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You likely don't need find if you're using Zsh. Zsh globs can do most of what find can do through its recursive globbing, extended globs and glob qualifiers. For example, your find ./test-folder -type f -name '*.txt' is just ./test-folder/**/*.txt(D.) D to include hidden files to match find's default behaviour. You may not need it, . for -type f.

— Stéphane Chazelas, here on unix.stackexchange

The test-folder contains 4 files: a.txt, b.txt, c.txt, and x.jpg.

When I execute ./test-folder/**/*.txt(D.), it returns

zsh: permission denied: ./test-folder/a.txt

What does permission denied mean here? And why it don't find b.txt and c.txt?

zsh 5.9 (x86_64-apple-darwin23.0)

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    You probably want something like print -r ./test-folder/**/*.txt(D.) otherwise the shell tries to execute the first match as a command, with the remaining matches as arguments. Commented May 12 at 20:07
  • @steeldriver This works, thanks. Though I'm not sure I do understand which advantages over find globs provide. There are almost the same number of characters to type.
    – jsx97
    Commented May 12 at 20:12
  • @steeldriver Could you explain what does -p is used for here? man print returns No manual entry for print.
    – jsx97
    Commented May 16 at 11:02
  • In this context print is a shell builtin - you should be able to find a list of its options under man zshbuiltins or online here Commented May 16 at 11:37

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The reason you get "permission denied" is because you tried to run the file ./test-folder/a.txt which does not have execute permission and probably is not executable even if it did. As suggested in comments, you need to put a command in front of this to print or operate on the file instead of execute it.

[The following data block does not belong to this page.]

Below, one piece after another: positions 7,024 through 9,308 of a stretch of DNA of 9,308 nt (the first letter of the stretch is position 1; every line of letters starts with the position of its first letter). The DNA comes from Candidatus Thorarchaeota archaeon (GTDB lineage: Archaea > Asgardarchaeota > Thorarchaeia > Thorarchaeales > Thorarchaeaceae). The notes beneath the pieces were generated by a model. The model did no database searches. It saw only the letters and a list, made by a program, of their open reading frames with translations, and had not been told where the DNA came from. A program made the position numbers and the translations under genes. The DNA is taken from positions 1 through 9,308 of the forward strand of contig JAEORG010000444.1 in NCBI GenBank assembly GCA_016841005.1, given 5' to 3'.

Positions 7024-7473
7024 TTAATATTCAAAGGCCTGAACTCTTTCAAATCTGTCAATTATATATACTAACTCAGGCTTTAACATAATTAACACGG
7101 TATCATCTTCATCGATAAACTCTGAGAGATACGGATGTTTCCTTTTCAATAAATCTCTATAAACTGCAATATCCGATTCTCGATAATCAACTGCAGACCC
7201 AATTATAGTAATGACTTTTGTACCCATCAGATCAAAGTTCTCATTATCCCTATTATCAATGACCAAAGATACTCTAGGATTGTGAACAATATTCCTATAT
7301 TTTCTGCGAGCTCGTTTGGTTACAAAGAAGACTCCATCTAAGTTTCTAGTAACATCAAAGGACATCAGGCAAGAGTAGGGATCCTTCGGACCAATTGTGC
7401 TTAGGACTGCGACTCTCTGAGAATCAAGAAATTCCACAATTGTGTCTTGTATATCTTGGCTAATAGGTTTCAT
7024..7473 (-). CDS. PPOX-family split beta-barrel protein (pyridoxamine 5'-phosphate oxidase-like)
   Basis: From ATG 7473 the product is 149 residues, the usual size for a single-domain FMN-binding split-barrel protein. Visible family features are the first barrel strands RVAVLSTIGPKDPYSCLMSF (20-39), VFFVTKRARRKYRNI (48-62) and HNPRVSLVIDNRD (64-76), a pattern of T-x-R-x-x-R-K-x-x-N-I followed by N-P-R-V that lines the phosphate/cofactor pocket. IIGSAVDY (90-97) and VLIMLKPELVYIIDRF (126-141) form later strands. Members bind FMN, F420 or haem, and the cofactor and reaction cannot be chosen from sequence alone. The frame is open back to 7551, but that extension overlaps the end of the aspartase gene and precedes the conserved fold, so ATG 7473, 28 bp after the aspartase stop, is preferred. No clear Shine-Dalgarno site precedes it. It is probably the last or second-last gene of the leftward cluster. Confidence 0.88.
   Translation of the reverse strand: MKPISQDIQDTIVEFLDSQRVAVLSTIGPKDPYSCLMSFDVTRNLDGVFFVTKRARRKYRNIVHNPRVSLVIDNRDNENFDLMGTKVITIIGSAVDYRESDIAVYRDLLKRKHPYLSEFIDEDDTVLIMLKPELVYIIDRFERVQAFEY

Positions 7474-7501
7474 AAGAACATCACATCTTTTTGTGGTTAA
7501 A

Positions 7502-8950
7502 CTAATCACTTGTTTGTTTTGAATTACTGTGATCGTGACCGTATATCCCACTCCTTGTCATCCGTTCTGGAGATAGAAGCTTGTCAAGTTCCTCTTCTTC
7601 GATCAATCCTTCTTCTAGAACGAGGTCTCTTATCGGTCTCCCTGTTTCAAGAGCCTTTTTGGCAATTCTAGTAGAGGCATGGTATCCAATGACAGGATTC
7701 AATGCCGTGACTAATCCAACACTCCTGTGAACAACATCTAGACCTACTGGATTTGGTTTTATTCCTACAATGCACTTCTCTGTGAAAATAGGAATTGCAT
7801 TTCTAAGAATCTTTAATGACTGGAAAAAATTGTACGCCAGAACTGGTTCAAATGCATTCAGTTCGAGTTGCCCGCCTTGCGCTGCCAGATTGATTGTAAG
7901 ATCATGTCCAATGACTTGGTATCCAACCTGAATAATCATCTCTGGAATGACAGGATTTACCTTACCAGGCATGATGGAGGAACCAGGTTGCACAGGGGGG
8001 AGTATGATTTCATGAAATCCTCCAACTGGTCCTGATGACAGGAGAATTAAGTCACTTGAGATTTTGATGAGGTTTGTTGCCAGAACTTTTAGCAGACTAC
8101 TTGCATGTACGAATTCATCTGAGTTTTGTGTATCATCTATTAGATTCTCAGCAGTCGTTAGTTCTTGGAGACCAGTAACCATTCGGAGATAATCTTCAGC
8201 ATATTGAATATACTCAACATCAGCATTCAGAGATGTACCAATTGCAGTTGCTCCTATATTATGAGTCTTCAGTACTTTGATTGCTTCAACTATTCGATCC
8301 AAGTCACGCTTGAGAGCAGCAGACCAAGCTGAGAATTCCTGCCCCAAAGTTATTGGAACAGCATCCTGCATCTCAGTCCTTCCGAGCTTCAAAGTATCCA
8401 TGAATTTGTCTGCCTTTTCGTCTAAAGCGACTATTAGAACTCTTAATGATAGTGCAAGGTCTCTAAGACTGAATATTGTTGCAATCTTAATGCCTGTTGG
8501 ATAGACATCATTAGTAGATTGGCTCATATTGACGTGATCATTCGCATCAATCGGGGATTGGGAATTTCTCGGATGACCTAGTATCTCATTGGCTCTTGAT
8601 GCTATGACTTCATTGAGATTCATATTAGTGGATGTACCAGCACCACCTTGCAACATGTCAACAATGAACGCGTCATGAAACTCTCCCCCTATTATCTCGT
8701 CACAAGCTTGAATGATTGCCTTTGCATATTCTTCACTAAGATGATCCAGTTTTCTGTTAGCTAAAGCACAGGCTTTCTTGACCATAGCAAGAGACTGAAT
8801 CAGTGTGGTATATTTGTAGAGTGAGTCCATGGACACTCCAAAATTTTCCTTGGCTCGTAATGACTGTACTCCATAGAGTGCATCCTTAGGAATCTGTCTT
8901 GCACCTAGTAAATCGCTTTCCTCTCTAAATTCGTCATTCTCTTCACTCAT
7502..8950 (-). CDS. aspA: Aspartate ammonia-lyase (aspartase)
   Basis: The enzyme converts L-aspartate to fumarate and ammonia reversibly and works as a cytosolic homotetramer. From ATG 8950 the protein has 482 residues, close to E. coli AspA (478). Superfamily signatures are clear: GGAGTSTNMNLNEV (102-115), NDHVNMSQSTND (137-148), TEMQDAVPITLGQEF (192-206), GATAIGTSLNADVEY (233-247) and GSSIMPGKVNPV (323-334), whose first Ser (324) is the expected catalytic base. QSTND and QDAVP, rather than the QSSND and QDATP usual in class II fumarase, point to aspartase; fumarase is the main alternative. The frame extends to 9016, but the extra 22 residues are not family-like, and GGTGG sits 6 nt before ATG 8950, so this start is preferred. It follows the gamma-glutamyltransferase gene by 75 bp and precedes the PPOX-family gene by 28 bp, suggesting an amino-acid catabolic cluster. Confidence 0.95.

As to advantages of zsh glob over running find, it can greatly simplify command lines that need to do very simple file searches when combined with other commands. However, it lacks the flexibility of the find command, and does not fix the case where you can't fit all the matched filenames on the command line.

It doesn't replace find, its just a shortcut, and it's not meant to be used stand alone as your example attempts.

If all you wanted was a list of files, it might be a toss up if you use zsh glob or find. But if you combine it with another command, for simple searches zsh glob is almost always shorter.

For example, if you wanted to view every txt file in a small directory tree, this might be useful:

less test-folder/**/*.txt

But if you happened to have a directory that ended in .txt this might make less unhappy, so you could filter that by instead using

less test-folder/**/*.txt(.)

which is certainly shorter than

less $(find test-folder -type f -name '*.txt')

and doesn't do quite the same thing as

find test-folder -type f -name '*.txt' -exec less {} +

Changing the zsh glob ending from *.txt(.) to *.txt(D.) would allow it to also match the exact filename .txt which would otherwise be skipped.

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    Re: "However, it lacks the flexibility of the find command". There are a few things find can do that are harder to do in zsh globs such as pruning directories based on criteria other than name or avoid crossing filesystem boundaries (-xdev), but there are also a number of zsh glob features that are hard to achieve in find (even GNU find), like the file<1-200>.txt, the *(+function), the selective case insensitivity, the ordering... All in all, I wouldn't say find is more flexible. Commented May 13 at 7:21
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    Worth noting that less $(find test-folder -type f -name '*.txt') is wrong (and dangerous!) anyway (even if less so than in other POSIX-like shells) as it fails if file paths contain space, tab or newline characters (assuming the default value of $IFS). You'd need IFS=$'\0' and use less $(find -H test-folder ... -print0 | sort -z) (with GNUisms) to have something equivalent. Commented May 13 at 7:25
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    Without D, **/*.txt(.) would also exclude .foo.txt, .git/file.txt, that is all hidden files, not just .txt. Though in general, that's what you want. Excluding hidden files in find is quite painful and in some systems cannot be done reliably in multibyte locales. Commented May 13 at 7:27

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